A Comparison of Charles Dickens and Jane Austen Essay

A Comparison of Charles Dickens and Jane Austen Essay

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A Comparison of Charles Dickens and Jane Austen

ADVANCED ENGLISH LANGUAGE ESSAY

Of the many authors to emerge during the nineteenth-century, Charles
Dickens and Jane Austen were among the few who would make a lasting
impression on the literary world for generations. Hard Times, often
referred to as Dickens’ ‘Industrial novel’ and Austen’s Pride and
Prejudice have been much read and well-loved classics for many years.
It is the purpose of this essay to compare and contrast the different
worlds depicted in both Hard Times and Pride and Prejudice. It will
also look at the literary development between the early and late
nineteenth-century. The essay will end with the examination of the
stylistic characteristics of each author.

In the world depicted in Hard Times, workers are treated as little
more than interchangeable parts in the factory's machinery, given just
enough wages to keep them alive and just enough rest to make it
possible for them to stand in front of their machines the next day.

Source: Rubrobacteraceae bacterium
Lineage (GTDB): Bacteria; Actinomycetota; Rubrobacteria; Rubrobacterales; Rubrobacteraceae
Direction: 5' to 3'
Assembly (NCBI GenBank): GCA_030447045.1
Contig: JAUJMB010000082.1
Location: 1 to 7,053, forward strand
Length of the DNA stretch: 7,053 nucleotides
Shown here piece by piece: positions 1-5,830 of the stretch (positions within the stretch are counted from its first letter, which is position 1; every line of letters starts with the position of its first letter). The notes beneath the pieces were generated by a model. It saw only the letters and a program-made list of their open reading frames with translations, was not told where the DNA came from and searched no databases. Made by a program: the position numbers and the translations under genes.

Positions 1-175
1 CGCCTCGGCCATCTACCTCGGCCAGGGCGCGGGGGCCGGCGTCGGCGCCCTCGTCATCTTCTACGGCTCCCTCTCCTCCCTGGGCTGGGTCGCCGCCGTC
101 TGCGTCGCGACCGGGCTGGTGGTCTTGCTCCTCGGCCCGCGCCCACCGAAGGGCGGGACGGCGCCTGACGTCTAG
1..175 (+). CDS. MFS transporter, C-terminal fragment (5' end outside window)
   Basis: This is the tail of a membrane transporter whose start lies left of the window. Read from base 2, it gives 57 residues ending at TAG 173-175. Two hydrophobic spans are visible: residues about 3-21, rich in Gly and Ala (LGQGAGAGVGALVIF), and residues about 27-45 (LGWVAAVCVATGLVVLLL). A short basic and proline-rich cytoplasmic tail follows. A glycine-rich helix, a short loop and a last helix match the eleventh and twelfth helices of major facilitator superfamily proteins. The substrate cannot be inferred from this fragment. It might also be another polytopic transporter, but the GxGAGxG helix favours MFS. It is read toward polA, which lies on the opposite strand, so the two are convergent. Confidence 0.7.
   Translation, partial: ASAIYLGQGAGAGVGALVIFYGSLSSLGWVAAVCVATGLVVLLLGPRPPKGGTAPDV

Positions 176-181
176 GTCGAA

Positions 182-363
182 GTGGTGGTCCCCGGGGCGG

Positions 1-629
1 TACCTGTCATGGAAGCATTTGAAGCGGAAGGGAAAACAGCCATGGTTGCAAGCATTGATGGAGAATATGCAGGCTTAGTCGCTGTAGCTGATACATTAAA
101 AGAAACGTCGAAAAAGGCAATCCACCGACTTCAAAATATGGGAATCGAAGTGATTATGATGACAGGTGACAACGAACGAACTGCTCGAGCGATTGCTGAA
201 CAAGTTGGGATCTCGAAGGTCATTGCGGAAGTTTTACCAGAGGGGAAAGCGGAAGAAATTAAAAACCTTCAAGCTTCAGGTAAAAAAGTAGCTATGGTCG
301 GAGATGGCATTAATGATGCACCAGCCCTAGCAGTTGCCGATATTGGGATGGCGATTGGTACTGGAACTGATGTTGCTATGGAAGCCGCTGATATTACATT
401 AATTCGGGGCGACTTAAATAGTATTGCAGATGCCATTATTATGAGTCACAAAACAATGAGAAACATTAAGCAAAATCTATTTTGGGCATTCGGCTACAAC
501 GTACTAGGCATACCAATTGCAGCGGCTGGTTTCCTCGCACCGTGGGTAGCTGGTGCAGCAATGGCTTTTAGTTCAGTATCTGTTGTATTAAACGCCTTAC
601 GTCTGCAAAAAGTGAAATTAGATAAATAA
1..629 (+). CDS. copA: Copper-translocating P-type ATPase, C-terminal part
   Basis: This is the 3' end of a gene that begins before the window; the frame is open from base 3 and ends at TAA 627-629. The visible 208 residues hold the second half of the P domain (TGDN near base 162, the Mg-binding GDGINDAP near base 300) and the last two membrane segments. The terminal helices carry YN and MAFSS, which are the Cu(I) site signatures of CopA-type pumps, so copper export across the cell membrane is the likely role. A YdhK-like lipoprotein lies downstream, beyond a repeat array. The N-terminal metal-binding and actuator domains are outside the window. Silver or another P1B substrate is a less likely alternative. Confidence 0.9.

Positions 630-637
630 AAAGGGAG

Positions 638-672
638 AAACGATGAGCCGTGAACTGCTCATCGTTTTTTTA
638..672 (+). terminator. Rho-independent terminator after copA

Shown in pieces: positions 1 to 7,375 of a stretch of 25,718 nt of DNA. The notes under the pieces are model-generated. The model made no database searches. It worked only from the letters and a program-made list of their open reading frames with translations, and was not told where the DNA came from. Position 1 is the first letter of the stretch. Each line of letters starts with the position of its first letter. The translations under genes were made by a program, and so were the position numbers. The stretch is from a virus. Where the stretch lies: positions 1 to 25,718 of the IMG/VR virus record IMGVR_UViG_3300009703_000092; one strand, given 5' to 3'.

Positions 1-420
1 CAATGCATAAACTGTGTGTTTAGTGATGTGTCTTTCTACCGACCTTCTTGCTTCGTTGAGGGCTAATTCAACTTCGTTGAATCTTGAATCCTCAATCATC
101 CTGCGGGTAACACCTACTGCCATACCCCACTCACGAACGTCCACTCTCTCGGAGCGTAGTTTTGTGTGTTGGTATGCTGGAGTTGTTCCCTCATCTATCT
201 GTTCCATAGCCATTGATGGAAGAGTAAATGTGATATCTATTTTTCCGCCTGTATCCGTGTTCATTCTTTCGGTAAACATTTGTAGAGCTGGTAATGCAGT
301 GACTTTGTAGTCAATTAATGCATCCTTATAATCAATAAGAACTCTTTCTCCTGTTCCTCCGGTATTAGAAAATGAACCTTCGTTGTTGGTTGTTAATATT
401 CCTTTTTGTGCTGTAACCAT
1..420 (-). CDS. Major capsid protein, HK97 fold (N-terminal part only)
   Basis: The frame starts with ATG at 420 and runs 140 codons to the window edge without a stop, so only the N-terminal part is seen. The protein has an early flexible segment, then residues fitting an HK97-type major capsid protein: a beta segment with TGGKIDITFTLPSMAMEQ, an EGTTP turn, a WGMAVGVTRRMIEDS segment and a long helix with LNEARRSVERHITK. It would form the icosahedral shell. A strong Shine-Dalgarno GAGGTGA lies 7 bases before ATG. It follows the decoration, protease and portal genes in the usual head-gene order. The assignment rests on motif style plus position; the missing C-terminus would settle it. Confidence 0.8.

The town in which the story is set is called Coketown, taking its name
from the ‘Coke’, or treated coal, powering the factories and
blackening the town's skies. It is a large fictional industrial
community in the north of England during the mid-nineteenth century.
In Chapter 5 of the novel, Dickens describes the town as having
buildings and streets that looked the same with red brick but were
forever masked with smoke. The reader is told that the town looked
like the ‘painted face of a savage’ and ‘serpents of smoke’ trailed
out of its factories. It is easy to imagine the sunshine struggling to
break through the thick smoke.

The lives of the workers were monotonous and hard as they lived in ‘a
town so sacred to ...


... middle of paper ...


...ast, Miss Austen’s very finely
written novel of Pride and Prejudice. That young lady had a talent
for describing the involvements and feelings and characters of
ordinary life, which is to me the most wonderful I ever met with.’
(Watt, 1963).


BIBLIOGRAPHY

Allen, W. (1954) The English Novel, Dutton, New York

Allen, W. (1960) The English Novel, Pelican, London

Bygrave, S. ed. (1996) Approaching Literature: Romantic Writings, The
Open University

Gray, M. and Gray, L. (2001) York Notes Advanced: Pride and Prejudice,
Jane Austen, York Press, London

Page, N. (1985) Macmillan
Master Guides: Hard Times by Charles Dickens, Macmillan Education
Ltd, London ("Romanticism (literature)," Microsoft® Encarta® 98 Encyclopedia. ©
1993-1997 Microsoft Corporation.)

Watt, I. Ed. (1963) Jane
Austen: A Collection of Critical Essays, Prentice-Hall Inc, USA

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